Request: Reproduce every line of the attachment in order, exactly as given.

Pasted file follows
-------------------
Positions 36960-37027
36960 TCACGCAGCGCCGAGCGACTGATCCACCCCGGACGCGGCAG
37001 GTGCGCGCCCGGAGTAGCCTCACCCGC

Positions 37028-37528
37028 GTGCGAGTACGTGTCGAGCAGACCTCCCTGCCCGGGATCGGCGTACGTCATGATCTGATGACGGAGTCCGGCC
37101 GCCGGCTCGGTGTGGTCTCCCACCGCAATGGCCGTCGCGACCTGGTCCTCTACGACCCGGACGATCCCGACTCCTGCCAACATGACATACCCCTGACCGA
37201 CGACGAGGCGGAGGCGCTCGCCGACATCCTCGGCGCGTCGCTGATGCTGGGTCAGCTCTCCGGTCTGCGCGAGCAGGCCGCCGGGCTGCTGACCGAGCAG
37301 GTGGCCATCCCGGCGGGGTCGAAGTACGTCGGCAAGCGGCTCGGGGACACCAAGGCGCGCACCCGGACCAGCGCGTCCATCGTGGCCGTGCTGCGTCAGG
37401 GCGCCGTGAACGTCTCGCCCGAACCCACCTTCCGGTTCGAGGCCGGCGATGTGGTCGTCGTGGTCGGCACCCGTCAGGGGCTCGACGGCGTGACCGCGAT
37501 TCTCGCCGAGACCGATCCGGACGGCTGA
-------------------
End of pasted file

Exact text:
Positions 36960-37027
36960 TCACGCAGCGCCGAGCGACTGATCCACCCCGGACGCGGCAG
37001 GTGCGCGCCCGGAGTAGCCTCACCCGC

Positions 37028-37528
37028 GTGCGAGTACGTGTCGAGCAGACCTCCCTGCCCGGGATCGGCGTACGTCATGATCTGATGACGGAGTCCGGCC
37101 GCCGGCTCGGTGTGGTCTCCCACCGCAATGGCCGTCGCGACCTGGTCCTCTACGACCCGGACGATCCCGACTCCTGCCAACATGACATACCCCTGACCGA
37201 CGACGAGGCGGAGGCGCTCGCCGACATCCTCGGCGCGTCGCTGATGCTGGGTCAGCTCTCCGGTCTGCGCGAGCAGGCCGCCGGGCTGCTGACCGAGCAG
37301 GTGGCCATCCCGGCGGGGTCGAAGTACGTCGGCAAGCGGCTCGGGGACACCAAGGCGCGCACCCGGACCAGCGCGTCCATCGTGGCCGTGCTGCGTCAGG
37401 GCGCCGTGAACGTCTCGCCCGAACCCACCTTCCGGTTCGAGGCCGGCGATGTGGTCGTCGTGGTCGGCACCCGTCAGGGGCTCGACGGCGTGACCGCGAT
37501 TCTCGCCGAGACCGATCCGGACGGCTGA